Wine Ink: The Napa Valley Vintners turns 75
Name certain places and that for which they are best known instantly comes to mind. Mention “Malibu” and people immediately think surfing. Utter “Green Bay” and images of the frozen tundra of Lambeau Field are indelible in the mind’s eye. And if you say “Aspen” … well, you get the picture.
Another of those names is Napa. Yes, I know, as soon as you saw it here in print, visions of vineyards popped into your head. Really no surprise since the Napa Valley is the most iconic wine region in America and certainly one of, if not the, most prestigious destinations for wine tourism on the planet. In fact, it is so iconic that it is hard to believe it’s still, at least in wine terms, so young.
While wines have been consumed by man for over 8,000 years, 2019 marks just the 75th anniversary of the founding of the Napa Valley Vintners. It was this group of winemakers that took it upon itself to promote Napa to the world as an important player on the global wine stage, even if it was, at the time, little more than a backwater Northern California farming valley. In just 75 years the organization created an aura and identity for the place so successful that the mere mention of Napa makes the mouths of wine lovers water.
Of course, the history of wine production in the Napa Valley precedes California’s statehood. It entered the union in 1850 as the 31st state. George Yount (you may have heard of Yountville, now home to Thomas Keller’s famed French Laundry temple of fine dining) is credited as the first to plant grapes in the valley. And in 1861 Charles Krug opened the first winery, which is still producing. But for the first 80 years, wine business in Napa faced tough times. Recessions, phylloxera, and ultimately Prohibition stifled the growth of a region that had become a mecca for immigrants, many of Italian and French descent.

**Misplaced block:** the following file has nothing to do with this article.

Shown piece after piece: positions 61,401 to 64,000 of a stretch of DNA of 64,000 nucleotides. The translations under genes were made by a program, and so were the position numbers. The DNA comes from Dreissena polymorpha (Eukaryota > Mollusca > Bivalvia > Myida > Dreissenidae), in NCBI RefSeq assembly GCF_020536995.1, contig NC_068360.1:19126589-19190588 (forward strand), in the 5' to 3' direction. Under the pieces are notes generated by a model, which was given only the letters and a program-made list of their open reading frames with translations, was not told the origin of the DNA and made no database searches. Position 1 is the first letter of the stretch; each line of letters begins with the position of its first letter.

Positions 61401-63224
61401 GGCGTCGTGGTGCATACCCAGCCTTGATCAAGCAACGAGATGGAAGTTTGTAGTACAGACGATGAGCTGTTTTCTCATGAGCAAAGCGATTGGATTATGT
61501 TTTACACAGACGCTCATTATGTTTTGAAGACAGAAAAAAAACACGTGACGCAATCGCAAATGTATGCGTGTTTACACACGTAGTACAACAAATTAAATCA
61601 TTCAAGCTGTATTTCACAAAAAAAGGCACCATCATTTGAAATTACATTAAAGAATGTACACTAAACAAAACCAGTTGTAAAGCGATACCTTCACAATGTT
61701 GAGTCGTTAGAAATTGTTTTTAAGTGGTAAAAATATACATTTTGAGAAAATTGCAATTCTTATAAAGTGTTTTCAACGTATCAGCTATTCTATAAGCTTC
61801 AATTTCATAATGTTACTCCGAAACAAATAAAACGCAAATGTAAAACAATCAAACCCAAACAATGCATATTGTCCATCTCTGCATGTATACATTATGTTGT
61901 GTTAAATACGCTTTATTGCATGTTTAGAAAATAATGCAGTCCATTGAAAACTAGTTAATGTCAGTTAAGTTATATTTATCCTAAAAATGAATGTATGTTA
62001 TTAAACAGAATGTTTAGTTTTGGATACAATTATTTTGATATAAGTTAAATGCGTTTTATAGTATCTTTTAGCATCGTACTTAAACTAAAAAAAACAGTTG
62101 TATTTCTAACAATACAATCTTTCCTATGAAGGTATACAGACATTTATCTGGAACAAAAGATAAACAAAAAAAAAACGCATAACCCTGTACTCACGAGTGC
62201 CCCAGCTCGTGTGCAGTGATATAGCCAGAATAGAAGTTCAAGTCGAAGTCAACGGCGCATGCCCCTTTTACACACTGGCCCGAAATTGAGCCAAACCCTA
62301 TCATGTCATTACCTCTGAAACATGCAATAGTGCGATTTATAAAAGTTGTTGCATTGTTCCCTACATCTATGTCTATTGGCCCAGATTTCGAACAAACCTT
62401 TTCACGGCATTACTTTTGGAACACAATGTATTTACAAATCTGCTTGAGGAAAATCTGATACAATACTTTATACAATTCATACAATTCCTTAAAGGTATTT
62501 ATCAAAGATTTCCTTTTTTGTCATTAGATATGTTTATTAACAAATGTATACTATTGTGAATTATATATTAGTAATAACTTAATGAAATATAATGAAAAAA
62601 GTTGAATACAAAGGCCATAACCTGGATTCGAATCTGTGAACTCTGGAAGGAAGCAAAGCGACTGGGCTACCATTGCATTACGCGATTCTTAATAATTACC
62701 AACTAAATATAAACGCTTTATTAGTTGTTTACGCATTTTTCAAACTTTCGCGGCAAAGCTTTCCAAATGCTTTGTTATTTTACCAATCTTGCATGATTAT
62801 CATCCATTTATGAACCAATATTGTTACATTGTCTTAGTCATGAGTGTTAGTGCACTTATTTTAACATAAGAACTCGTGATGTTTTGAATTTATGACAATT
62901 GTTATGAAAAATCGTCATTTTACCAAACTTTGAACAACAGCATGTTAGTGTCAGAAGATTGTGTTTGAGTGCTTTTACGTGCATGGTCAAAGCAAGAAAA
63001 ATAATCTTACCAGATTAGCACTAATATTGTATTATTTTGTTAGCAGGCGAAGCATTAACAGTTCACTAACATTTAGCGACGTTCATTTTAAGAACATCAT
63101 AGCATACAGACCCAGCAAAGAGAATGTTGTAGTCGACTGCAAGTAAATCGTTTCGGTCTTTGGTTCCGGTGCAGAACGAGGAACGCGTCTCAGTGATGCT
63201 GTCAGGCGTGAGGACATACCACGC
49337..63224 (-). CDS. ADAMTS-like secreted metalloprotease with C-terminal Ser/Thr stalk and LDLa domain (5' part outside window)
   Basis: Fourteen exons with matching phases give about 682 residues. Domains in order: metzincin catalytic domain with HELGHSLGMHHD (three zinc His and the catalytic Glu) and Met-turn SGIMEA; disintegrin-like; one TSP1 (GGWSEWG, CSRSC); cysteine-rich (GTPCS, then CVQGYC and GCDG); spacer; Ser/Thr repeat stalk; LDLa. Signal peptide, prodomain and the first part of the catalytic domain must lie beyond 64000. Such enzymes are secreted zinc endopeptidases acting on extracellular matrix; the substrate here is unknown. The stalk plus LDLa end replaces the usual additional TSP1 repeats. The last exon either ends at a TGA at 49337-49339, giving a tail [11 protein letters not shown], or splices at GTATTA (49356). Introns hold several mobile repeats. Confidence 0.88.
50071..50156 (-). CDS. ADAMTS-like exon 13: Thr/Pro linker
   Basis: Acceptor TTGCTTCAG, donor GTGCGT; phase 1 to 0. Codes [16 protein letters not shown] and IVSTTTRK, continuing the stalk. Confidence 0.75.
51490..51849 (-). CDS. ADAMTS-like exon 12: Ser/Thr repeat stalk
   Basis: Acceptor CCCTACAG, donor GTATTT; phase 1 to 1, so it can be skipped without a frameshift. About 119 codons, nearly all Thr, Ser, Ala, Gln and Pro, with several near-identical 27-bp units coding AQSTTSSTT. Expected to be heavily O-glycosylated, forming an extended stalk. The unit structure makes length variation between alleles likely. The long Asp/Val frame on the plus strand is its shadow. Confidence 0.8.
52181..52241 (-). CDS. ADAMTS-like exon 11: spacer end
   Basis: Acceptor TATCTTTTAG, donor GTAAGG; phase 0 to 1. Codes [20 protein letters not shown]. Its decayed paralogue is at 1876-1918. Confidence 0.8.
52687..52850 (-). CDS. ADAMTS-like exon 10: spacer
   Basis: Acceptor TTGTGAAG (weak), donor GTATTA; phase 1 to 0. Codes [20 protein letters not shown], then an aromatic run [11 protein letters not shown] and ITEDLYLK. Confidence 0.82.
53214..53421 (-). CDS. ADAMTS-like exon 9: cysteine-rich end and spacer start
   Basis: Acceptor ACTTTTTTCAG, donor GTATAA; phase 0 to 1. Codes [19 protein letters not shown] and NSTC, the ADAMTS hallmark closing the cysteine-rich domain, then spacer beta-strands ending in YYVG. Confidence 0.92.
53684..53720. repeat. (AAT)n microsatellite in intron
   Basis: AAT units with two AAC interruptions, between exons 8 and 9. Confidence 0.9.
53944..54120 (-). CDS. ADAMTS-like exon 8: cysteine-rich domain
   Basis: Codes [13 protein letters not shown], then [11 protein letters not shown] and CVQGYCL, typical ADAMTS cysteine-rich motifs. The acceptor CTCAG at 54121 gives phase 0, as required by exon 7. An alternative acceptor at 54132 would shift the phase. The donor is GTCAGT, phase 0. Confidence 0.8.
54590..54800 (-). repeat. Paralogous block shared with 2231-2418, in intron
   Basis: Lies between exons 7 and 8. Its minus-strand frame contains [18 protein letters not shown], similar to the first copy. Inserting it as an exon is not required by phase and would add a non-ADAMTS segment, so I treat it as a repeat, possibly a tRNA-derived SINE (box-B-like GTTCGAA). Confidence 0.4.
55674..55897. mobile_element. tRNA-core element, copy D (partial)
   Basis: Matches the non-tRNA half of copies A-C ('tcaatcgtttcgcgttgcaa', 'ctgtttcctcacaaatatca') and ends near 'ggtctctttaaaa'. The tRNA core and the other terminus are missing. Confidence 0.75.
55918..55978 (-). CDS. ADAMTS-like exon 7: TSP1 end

Then, in 1944, just as the Second World War was coming to its end, a collection of seven vintners, with names like Mondavi, Martini, La Tour and Forni, gathered to talk shop. Over more than a few meals and many, many bottles of wine, the group decided to form the NVV, as it is called, to work with the vintners in the region, promoting tourism and dealing with valleywide issues.
Today the organization represents over 500 wineries and growers, about 99% of all those in the industry in Napa. It has become the paradigm for groups of its kind, an important player in local charities and a loud voice on the global stage on environmental issues.
Perhaps the most visible fundraising event in wine is the annual Auction Napa Valley, which was founded in 1981. As the premier fundraiser for the NVV, over $190 million has been raised and donated to community nonprofits, including health care for valley wine workers. Taking place early each summer, the event is a must-do on the list of wine collectors who flood the valley to see and be seen and to bid on the best wines.
Perhaps the NVV’s most important role has been in the establishment of standards for the preservation of land and the responsible stewardship of the vineyards in the Napa Valley. In 1968, the NVV was instrumental in creating the nation’s first Agricultural Preserve, designating 23,000 acres of land for strictly agricultural use. That created the template for how the valley has and will grow into the future. The Napa Green certification program was launched in 2004 after a four-year study that investigated ways to ensure that farming could be sustainable. Currently, over 50% of all vineyards in the valley and over 80 wineries have been certified.
And this July, the Napa Valley Vintners became the first North American wine association to become signatories of the Porto Protocol, a pledge created in 2018 by Adrian Bridge of Taylor’s Port, that commits members to engage in best practices in the mitigation of climate change.
This year, NVV President Linda Reiff was named the 2019 Person of the Year by Wine Enthusiast Magazine for her 25 years helming the Napa Valley Vintners. She has been the face and the leader of the organization for a third of its existence. It is a well-timed honor.
To help mark the 75-year anniversary, the NVV launched an innovative oral history collaboration with the University of California’s Bancroft Library. It includes a dozen recordings with significant figures in Napa wine, including Robert Mondavi, Louis Martini, Dan Duckhorn and John Shafer, all of eponymous vineyards. The collection is a fitting tribute to a place that they all had a hand in making ubiquitous: Napa.
Kelly J. Hayes lives in the soon-to-be-designated appellation of Old Snowmass. He can be reached at firstname.lastname@example.org.
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